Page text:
5) TRIPLE RELATIONSHIPS. No one ever seems to discuss this, but it’s a biggie. When you have two children, there is one relationship between them. One. Easy peasy! When you have three children, it doesn’t just double—it sails right over to three. (Count ‘em. We’ll wait.) That’s three dyads going at any one time; three intricate emotional terrains; three possible grudges; three possible prank wars; three possible fisticuffs; three possible long, drawn-out retaliations after any one person deliberately farted on one other person’s science project.
6) NOISE: Parents of two may sometimes complain about having a loud house. Parents of three simply can’t hear them. (Or anyone else, for that matter.)
7) PARKING LOTS. When a parent of two saunters across a crowded parking lot, both kids can each be granted a hand to hold. When mad-dashing across a crowded parking lot with three children, however, you shall rely on the “chain” method: (“Keep holding your sister’s hand. Grab her hand! Take her hand!!!! STOP. HER. AND! GET!! HER!!!! HAAAAAND!!!!”) This basically guarantees a wayward five year-old dashing off on her own as you hope against hope there’s no clueless, texting teenager stepping on the gas a few feet away.
8) STROLLERS. With two children, you can still somehow squeeze them into a single stroller when desperation strikes and everyone is absolutely refusing to walk that last uphill stretch at the zoo (were the lemurs worth it?). With three children, however, you’ll have no such luck. Oh, you’ll still try to cram them all into the stroller, all right, but the off-kilter sculpture you create with their bodies will cause amused onlookers to stop and stare, thinking it’s either Cirque de Soleil street art or the scene of a terrible accident.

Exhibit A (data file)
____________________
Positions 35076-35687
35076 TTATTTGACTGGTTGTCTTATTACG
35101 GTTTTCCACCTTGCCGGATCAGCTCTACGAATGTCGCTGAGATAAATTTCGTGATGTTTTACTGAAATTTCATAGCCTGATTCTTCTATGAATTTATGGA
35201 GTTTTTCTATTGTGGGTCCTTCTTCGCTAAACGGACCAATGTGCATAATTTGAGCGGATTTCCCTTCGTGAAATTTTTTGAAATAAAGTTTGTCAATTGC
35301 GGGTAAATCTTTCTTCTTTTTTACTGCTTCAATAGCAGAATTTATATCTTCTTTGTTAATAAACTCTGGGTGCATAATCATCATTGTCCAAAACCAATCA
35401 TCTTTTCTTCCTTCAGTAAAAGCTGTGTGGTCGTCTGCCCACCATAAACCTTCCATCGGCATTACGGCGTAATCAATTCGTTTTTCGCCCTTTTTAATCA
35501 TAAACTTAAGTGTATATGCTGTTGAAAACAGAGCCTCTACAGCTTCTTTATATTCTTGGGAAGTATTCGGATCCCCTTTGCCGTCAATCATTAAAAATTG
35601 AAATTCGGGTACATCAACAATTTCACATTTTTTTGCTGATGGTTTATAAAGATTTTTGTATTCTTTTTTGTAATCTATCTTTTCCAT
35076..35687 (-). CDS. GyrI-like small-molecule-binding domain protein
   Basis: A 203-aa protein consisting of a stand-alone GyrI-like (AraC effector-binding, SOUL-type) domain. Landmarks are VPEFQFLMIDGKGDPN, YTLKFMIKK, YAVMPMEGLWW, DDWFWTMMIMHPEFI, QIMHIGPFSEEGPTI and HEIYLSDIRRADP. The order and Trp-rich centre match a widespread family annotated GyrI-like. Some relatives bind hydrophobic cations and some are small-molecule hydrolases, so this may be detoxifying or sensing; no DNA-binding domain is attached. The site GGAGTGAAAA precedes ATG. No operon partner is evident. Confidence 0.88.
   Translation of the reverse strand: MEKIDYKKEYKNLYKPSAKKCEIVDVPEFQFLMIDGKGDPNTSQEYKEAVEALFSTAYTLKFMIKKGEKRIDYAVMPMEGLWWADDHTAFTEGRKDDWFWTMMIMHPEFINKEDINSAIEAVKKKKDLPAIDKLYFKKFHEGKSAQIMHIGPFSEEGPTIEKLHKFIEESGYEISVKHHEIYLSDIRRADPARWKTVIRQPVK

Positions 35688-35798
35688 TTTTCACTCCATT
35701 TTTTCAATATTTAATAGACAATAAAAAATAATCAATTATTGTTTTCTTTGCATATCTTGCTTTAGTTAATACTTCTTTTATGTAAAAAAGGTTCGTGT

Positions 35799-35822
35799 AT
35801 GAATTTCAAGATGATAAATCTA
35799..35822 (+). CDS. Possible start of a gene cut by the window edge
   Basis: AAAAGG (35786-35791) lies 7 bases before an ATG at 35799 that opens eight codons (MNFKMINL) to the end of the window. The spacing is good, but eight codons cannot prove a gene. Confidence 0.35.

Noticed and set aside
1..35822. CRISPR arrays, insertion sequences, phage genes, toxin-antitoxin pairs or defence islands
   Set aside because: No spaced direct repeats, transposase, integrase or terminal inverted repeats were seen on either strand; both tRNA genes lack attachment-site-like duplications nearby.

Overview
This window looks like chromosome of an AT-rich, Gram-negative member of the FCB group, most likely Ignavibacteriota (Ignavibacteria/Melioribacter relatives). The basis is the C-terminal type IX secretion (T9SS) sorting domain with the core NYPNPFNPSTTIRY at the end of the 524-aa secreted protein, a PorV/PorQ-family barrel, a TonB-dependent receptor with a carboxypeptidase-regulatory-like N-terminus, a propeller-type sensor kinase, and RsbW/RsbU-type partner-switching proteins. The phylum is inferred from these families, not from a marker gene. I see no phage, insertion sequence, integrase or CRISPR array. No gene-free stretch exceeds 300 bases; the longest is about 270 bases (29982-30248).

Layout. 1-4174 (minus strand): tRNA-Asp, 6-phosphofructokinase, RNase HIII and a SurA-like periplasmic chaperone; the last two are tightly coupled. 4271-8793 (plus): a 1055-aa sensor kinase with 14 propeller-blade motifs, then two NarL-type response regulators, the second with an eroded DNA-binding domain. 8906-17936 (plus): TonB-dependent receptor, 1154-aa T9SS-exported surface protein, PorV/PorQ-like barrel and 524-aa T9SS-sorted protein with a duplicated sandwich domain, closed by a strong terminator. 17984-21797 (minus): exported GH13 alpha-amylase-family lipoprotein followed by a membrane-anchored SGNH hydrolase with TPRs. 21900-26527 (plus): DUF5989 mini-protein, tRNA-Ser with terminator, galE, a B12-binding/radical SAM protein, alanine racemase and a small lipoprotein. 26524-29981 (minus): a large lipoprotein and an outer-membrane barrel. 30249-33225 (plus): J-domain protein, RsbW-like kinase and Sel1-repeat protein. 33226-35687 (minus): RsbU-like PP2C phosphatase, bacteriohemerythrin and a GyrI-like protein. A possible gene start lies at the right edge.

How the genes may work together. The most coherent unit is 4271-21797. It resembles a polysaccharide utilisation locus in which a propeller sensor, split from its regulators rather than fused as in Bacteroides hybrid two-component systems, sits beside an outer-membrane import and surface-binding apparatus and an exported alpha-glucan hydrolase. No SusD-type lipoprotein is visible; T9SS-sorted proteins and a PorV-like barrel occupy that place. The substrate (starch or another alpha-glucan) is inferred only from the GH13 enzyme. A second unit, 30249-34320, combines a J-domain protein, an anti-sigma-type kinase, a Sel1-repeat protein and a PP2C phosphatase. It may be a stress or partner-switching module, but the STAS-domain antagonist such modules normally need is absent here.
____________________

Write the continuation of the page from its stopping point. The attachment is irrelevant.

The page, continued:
9) SCHOOL FORMS. We imagine that the sheer volume of school forms, art projects, and other papers that come home each day with two children can sometimes feel unmanageable. With three children, however, these stacks of paper will actually mate with each other and multiply while you are sleeping, to the point where old math worksheets will not only become your companions at the dinner table, but your pillows in bed, your washcloths in the kitchen, and your loofahs in the shower.
10) TEACHER APPRECIATION WEEK. Hmm. You certainly didn’t hear it from us, but…..MAN. (We love you, teachers!)
11) FECES. Do the math: it multiplies, and it’s everywhere.
12) VEHICLES: Two kids, sure, you can keep the Prius. Three kids, and the odds of your succumbing to a minivan will increase considerably. Now you “need” an automatic sliding door the way an eel needs water. Which brings us to:
13) VEHICLE ARCHAEOLOGY: Sure, parents of two may have found a couple of disgusting items in the depths of their car cushions, perhaps even fossilized and unidentifiable ones every once in a while. But only parents of three or more will find things so frightening so as to require a police inquiry.
14) ENTERTAINMENT AND TRAVEL. From ticket packages to hot dog deals at baseball games, American entertainment is set up for foursomes. True story: if you have three or more children, you will never be allowed to tell the truth about your family size while booking a Manhattan hotel room; they simply won’t let you reserve it for five. (This is probably because these rooms are usually smaller than your middle child’s head.)
15) RESTAURANT DINING. When standing in a crowded restaurant’s waiting area, parents of two shall take comfort in the fact that a simple four-top might actually become available sometime in the next six months. A family of five, however, will need to choose between camping out for the night at the hostess station, or sucking it up and making one kid lay across the table as one of the serving platters.